The Fringe Festival starts this week -- 42,062 plays, more or less. Sometimes the description of the play is less than helpful. "The Bronze Dustpan Theater presents 'Less Than Helpful,' an irreverent romp through psycho-sexual contemporary metaphors about vampires and chicken salad!" Sometimes the work is so conceptual you don't know if it's real life, or some actors. Oh, is there really a difference, you ask. Well, yes; real life pays a salary.
But we're all actors, in a sense. So here are five plays that could be Fringe offerings:
"PAY OUTSIDE": Throughout the day, actors will show up at a SuperAmerica gas station off Nicollet and pump gas, spending the time staring off into space with that distracted expression people get when they want to check their cellphones, but can't, because something might blow up. The action picks up when John, an ordinary driver from Richfield, wonders aloud if anyone ever selects the grade of gas between cheap and expensive. What if they named the grades Rainbow, Target and Lunds? Meanwhile, on pump 2, a fellow uses the window-washer wand on his entire car, and thinks "Jeff Foxworthy would probably call this a redneck car wash." Run time: never ends.
"ISSUES, I GOT ISSUES": A young woman on a cellphone details what it's like to have a totally controlling mother who freaks out if she gets a piercing. Seriously, Mom is losing it because she got like a nose ring so she can attach like a chain from her nose to her toe ring and she's all like, "What if you trip? What if you snag it?" Like that will ever happen? Playing in constant rotation at whatever coffee shop you entered, hoping you might get some work done.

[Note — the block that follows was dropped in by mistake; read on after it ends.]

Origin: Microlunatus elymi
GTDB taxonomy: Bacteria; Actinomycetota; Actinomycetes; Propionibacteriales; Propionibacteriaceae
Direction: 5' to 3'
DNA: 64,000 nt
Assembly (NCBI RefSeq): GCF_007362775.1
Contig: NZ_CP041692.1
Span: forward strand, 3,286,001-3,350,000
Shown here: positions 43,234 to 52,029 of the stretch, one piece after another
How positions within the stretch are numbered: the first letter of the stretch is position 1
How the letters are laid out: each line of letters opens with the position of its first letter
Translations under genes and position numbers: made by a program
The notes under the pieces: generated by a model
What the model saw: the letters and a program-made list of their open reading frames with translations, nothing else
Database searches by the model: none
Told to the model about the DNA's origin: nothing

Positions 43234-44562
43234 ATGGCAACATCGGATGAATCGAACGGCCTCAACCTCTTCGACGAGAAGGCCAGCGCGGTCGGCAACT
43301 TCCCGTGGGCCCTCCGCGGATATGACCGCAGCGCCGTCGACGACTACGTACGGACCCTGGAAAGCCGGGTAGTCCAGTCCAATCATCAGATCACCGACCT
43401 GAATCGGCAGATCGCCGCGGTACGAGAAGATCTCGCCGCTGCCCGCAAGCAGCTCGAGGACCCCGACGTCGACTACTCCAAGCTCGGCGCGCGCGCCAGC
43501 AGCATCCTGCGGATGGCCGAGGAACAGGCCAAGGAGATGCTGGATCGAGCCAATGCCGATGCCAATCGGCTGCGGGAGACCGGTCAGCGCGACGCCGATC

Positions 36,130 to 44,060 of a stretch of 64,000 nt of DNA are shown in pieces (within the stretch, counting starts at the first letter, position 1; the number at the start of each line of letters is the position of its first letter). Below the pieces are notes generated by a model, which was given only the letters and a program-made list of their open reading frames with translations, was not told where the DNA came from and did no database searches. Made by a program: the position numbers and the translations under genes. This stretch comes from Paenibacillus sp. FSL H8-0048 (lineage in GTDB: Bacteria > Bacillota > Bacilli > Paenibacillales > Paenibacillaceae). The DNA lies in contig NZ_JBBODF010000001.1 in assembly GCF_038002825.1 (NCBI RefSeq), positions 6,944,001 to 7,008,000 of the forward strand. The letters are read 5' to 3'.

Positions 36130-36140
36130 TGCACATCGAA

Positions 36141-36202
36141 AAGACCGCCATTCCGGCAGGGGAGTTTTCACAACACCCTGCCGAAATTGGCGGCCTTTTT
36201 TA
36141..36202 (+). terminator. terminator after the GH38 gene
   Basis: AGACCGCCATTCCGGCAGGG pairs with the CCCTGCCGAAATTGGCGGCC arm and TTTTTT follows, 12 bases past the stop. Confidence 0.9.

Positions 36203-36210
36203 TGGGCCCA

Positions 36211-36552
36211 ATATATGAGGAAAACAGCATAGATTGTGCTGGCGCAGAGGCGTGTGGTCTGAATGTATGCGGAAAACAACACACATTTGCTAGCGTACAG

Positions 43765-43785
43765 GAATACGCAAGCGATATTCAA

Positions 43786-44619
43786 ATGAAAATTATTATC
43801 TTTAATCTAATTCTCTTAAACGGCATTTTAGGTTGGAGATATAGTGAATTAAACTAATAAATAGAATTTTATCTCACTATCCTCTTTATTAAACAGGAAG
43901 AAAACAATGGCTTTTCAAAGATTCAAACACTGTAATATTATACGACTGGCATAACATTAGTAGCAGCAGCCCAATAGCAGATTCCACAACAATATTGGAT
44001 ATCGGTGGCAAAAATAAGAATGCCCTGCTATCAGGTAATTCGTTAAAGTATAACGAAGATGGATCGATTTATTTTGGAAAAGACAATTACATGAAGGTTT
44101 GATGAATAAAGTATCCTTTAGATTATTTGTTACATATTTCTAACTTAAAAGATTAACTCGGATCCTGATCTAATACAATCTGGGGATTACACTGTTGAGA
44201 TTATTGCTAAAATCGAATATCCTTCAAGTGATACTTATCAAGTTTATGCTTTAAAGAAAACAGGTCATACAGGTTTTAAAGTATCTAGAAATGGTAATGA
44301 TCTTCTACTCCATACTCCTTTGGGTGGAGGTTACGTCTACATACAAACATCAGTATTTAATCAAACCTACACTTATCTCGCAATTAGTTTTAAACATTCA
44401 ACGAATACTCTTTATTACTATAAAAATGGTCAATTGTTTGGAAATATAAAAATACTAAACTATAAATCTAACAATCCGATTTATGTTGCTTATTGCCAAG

"ASK ME ABOUT SYRIA": On recycling day a man realizes he's putting out a lot of wine bottles. They had a party, OK? But neighbors might judge him. He pulls issues of the New Yorker and the Economist from the bag of recycled magazines, so the titles are visible. Somehow it evens out.
"TOUGH CROWD": This is the most audacious Fringe work ever, I think: 32 actors pose as an audience for Fringe Festival plays and make up the entire crowd for several performances of rival troupes.
No one ever knows if that standing ovation was meant sincerely, or sarcastically.